A Life in Paint
Holy heat, Batman! It's hotter than "H . E. double hockey sticks" today, and not just hot, but muggy as all get out! Heat, I can handle, but when the humidex creeps closer to 40 degrees than 30.... I have a problem! I probably shouldn't complain, especially considering I complained pretty much consistently about the cold this winter as well as this "spring" (spring being in quotes because we never had one, we had winter, more winter, winter might be almost over, winter again, then apparently summer; there was no spring that I saw, unless you count that one day in April).
So here I sit, the studio is hot, so even though my brain is swimming with ideas, I just can't bring myself to paint. So here I sit, having a cold bevvy and writing. Even Baby the Wonder Kitty is hiding from the heat, she's spent most of the day sleeping under my bed, coming out briefly to eat, drink and attack me.
While I'm here baking like a giant turkey, I got thinking. I was asked a while back what I would have done with my life it I hadn't become an artist. I think I may have promised to address the question in a blog post in the near future, so, as a man of my word, I'm doing just that. What would Carl do if he didn't paint? Quite a question given the fact that I didn't really choose art. Artistic expression, much like what I'd imagine a call to ministry or to teach, is just that, a calling, almost a compulsion. It's something that's so "in your blood" that you can't not do it. I've always been artistic in some way or another, drawing or painting. Mind you, that doesn't answer the question. I spent many years walking around this world before I became a professional artist, and in that time, I did a lot of field research on the question of what I would be. I tried every job known to man. I've discussed it before, but I tried everything from the Army to construction labourer and from waiter to porter. If it didn't require a university degree or some sort of certification, I tried it, and hated it!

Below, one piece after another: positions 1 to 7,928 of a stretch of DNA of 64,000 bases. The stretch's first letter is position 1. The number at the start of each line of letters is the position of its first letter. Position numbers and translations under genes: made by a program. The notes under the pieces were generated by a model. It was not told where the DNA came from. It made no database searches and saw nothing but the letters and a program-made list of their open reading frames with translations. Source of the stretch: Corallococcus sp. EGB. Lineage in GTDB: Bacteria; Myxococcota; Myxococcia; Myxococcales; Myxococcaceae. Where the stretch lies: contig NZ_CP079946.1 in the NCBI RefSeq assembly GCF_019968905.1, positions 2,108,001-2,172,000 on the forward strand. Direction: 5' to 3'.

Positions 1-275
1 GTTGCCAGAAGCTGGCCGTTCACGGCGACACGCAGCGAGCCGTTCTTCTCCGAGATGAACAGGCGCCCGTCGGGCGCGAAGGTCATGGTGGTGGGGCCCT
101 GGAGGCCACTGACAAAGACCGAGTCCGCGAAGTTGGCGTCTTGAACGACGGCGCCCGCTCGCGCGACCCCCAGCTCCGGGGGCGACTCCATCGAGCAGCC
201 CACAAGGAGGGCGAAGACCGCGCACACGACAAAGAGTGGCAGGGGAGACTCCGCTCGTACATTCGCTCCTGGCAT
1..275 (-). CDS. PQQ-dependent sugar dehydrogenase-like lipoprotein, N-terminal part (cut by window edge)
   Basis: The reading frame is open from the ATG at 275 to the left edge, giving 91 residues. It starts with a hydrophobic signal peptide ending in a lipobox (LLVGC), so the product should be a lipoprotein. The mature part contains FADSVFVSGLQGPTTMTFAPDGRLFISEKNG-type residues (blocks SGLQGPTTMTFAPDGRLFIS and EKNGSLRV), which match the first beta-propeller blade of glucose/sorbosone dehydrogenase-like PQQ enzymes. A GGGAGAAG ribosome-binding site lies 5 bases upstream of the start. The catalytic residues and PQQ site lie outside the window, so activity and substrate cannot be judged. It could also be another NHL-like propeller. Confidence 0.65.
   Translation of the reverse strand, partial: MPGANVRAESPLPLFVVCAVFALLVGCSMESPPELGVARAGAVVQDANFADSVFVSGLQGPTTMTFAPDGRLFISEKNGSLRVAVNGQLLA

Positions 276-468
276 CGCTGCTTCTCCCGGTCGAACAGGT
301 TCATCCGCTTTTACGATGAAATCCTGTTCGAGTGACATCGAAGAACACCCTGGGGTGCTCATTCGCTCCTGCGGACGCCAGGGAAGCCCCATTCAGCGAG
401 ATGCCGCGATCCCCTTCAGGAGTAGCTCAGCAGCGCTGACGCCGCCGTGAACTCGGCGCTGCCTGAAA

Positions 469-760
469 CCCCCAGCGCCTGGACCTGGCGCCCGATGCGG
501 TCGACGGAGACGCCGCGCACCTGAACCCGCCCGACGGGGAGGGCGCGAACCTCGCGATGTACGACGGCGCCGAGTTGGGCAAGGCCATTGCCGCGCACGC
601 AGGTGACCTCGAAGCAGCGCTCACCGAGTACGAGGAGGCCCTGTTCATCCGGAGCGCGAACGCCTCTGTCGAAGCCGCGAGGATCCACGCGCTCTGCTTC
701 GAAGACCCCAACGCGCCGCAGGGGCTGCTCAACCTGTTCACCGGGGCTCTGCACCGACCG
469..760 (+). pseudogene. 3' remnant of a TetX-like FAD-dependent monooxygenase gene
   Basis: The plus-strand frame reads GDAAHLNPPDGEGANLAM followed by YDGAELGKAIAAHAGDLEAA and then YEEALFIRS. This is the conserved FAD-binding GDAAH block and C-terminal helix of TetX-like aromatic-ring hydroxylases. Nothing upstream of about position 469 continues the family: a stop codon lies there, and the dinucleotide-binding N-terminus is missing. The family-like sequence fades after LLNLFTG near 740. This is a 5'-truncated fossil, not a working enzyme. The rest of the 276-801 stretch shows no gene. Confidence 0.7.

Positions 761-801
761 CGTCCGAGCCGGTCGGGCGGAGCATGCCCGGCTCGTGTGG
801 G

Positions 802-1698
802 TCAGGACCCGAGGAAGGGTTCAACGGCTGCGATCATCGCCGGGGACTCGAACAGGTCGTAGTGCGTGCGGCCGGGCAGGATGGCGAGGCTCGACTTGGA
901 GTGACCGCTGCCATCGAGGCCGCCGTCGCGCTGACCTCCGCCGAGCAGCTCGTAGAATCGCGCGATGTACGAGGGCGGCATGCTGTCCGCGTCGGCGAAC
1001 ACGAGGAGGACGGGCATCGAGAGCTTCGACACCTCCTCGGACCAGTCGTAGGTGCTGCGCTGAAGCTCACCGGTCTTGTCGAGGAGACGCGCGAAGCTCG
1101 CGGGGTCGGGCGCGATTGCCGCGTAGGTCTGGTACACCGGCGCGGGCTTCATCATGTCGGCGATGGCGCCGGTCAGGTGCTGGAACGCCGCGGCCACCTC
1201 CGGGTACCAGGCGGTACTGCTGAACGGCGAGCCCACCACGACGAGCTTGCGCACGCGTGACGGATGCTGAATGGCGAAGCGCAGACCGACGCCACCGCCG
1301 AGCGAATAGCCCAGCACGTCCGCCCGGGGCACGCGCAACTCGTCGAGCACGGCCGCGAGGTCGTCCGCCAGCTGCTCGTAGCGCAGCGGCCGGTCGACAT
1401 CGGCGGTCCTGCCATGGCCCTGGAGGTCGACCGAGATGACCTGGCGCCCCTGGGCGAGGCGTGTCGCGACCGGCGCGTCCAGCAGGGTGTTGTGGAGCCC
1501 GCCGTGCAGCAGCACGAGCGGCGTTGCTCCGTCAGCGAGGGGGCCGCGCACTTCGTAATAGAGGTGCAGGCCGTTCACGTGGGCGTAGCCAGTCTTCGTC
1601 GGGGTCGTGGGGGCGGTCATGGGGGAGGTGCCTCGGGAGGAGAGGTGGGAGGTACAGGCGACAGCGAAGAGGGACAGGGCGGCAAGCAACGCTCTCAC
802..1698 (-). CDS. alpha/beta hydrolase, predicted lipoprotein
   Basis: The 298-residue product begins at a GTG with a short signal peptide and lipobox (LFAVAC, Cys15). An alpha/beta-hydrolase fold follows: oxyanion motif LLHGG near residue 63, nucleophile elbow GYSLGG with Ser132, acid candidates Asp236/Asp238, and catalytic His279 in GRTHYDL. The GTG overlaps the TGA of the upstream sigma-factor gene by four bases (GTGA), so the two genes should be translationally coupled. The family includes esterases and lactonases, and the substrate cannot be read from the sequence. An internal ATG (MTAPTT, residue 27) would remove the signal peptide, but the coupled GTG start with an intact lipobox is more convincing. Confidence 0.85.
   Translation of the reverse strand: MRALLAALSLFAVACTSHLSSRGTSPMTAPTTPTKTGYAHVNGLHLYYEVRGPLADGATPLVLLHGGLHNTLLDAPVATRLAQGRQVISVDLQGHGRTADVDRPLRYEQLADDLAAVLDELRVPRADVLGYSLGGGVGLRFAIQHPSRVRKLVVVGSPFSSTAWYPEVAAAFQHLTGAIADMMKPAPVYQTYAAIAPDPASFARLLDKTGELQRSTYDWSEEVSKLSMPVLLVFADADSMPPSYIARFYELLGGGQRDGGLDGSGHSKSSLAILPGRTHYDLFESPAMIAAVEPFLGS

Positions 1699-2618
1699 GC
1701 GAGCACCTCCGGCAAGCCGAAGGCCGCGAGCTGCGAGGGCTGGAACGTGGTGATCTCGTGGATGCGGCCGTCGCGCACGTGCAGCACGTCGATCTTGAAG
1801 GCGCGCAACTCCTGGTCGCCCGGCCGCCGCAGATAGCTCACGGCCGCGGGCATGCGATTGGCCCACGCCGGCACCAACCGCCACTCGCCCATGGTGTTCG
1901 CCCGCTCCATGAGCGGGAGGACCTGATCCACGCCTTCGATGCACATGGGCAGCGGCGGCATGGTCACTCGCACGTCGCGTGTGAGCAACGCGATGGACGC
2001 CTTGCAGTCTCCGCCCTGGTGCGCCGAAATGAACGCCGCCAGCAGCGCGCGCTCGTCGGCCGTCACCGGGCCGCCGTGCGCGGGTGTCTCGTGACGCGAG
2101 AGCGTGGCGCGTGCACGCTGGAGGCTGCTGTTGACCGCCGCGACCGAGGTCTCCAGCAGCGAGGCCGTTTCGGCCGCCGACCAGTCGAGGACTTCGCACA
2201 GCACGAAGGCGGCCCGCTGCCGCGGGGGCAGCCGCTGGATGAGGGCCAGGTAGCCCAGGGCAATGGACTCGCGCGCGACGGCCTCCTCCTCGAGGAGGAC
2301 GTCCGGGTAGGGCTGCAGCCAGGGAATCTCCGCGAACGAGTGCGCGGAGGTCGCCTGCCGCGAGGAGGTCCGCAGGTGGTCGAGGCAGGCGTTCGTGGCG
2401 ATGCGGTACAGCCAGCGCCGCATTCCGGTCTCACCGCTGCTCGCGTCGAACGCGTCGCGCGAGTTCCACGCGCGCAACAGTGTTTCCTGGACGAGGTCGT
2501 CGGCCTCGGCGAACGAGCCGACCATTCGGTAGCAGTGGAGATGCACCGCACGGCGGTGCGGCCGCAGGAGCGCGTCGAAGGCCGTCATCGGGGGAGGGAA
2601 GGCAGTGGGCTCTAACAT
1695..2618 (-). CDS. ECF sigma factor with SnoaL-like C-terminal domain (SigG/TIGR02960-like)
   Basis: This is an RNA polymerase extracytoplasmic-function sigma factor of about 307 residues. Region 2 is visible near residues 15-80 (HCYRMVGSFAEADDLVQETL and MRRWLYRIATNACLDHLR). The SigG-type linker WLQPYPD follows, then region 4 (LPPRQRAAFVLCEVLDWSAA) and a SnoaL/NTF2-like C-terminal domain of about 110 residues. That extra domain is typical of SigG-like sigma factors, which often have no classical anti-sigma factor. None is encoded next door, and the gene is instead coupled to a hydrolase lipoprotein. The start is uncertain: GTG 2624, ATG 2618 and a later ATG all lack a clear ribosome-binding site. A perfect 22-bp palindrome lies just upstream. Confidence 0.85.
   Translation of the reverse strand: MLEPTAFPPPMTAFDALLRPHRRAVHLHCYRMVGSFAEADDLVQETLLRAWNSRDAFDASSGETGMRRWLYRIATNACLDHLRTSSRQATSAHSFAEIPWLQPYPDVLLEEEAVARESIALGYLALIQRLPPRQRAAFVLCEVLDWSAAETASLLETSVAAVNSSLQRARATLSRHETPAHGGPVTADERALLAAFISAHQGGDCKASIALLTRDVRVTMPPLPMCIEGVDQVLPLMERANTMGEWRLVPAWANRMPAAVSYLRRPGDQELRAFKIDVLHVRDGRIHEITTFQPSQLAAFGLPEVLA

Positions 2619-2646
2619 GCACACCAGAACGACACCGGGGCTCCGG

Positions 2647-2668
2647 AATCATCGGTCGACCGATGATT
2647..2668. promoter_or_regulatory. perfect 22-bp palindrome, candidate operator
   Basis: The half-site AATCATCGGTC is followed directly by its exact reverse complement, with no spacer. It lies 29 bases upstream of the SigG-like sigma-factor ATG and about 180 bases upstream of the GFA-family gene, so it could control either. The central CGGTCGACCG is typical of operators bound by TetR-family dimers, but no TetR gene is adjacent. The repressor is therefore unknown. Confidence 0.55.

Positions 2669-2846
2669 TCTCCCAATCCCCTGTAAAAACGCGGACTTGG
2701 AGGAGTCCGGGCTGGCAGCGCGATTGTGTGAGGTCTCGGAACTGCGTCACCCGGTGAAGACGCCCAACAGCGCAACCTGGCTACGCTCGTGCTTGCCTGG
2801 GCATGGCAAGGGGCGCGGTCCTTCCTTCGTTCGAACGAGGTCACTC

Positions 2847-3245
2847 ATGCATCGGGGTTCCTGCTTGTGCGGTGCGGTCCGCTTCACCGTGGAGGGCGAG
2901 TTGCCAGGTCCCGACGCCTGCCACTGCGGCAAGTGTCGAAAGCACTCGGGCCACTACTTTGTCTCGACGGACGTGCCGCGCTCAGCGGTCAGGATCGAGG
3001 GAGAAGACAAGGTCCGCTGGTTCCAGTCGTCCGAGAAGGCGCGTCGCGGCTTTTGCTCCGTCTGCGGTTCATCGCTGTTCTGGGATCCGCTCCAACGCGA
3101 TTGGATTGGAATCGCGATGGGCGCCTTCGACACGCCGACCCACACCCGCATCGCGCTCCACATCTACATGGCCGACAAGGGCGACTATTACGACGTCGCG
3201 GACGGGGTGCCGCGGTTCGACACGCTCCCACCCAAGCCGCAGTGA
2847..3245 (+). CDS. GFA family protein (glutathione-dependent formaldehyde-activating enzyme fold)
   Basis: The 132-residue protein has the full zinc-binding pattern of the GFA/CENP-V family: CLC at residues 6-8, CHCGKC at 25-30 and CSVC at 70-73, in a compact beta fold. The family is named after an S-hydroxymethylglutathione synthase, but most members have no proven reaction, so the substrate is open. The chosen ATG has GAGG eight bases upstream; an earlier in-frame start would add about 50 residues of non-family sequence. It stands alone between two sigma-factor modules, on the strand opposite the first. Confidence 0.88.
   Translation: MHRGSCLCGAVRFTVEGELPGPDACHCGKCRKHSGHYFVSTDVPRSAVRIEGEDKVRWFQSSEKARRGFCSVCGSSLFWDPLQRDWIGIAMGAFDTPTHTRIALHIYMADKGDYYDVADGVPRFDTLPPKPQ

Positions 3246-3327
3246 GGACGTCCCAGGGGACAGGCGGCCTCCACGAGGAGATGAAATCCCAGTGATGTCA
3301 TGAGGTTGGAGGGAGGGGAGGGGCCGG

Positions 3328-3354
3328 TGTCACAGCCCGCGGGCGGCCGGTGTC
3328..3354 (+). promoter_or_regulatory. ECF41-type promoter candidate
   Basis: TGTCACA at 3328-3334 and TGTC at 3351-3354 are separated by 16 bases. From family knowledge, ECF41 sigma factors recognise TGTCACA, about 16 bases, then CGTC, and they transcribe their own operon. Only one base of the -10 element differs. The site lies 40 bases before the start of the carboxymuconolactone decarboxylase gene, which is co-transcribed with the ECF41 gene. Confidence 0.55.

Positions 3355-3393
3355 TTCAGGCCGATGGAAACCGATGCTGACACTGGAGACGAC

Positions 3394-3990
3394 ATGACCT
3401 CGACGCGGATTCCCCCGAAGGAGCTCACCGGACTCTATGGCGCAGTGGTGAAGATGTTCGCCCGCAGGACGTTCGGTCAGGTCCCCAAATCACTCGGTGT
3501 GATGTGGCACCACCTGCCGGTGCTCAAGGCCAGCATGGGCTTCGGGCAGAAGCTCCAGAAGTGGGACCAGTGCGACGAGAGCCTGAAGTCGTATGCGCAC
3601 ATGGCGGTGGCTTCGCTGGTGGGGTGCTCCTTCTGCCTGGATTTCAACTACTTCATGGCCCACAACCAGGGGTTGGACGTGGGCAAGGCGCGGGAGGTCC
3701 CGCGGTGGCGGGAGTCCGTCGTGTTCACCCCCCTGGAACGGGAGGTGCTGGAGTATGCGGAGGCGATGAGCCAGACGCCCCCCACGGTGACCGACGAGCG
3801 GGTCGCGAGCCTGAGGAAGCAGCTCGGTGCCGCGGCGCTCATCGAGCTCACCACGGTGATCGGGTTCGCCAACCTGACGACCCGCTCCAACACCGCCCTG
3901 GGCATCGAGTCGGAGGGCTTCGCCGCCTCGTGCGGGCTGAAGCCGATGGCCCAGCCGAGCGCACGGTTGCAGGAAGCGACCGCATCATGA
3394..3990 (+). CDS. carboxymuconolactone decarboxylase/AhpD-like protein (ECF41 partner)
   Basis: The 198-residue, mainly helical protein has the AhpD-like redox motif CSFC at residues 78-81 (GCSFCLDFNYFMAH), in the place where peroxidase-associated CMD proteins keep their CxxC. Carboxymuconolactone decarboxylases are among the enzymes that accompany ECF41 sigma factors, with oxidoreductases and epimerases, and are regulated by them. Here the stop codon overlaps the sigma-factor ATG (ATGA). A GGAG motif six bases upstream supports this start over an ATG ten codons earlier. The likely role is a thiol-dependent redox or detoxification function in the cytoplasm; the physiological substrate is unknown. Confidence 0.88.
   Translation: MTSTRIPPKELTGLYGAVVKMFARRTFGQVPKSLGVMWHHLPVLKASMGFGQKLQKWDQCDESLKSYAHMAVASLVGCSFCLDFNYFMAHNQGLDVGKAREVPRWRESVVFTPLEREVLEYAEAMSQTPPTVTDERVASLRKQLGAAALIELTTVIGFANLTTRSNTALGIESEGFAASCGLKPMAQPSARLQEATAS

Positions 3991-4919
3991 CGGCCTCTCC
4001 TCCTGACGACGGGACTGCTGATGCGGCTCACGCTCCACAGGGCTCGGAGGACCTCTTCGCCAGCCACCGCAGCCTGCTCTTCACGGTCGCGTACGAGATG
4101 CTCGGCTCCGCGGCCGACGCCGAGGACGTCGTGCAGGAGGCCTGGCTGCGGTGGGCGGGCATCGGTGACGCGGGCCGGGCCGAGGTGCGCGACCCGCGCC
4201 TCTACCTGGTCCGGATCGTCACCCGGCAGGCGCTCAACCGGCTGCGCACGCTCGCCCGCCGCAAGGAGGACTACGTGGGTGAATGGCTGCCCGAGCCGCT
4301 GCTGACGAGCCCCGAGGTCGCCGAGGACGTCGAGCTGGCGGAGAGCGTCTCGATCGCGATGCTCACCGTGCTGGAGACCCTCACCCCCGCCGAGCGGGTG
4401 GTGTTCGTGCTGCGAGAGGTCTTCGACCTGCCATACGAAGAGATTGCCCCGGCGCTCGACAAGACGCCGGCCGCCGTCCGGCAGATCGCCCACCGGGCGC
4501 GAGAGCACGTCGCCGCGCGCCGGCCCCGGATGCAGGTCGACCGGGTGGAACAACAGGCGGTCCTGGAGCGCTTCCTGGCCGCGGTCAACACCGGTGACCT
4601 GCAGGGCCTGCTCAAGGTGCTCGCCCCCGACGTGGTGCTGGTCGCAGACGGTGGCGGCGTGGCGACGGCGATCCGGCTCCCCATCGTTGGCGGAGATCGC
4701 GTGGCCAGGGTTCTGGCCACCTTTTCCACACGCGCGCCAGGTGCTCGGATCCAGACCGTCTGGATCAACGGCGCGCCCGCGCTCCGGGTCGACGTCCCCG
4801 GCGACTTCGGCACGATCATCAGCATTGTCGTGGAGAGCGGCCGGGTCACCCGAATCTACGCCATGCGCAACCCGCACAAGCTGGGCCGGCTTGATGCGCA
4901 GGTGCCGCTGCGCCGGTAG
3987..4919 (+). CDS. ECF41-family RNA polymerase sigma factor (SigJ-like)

I tried to "straighten up and fly right". I tried to fit into the work a day mold. Turns out it just didn't work for me; I just could never find any satisfaction in working for others. I wanted to call the shots, and I wanted to come and go and do as I saw fit. So as I sit here, letting the cool air of my apartment run over me, I began thinking about it and the answer, I think is this. If I weren't an artist, I'd have become a writer. There's a fun Carl Fact, I used to write quite a bit when I was younger, poetry and such, and I enjoyed it quite a bit. And from what I'm told, I wasn't half bad. So there you go, I'd have been a writer, if I wasn't an artist, still strange, still outside the box and still doing my own thing because my own thing has always ever been the only thing I could do.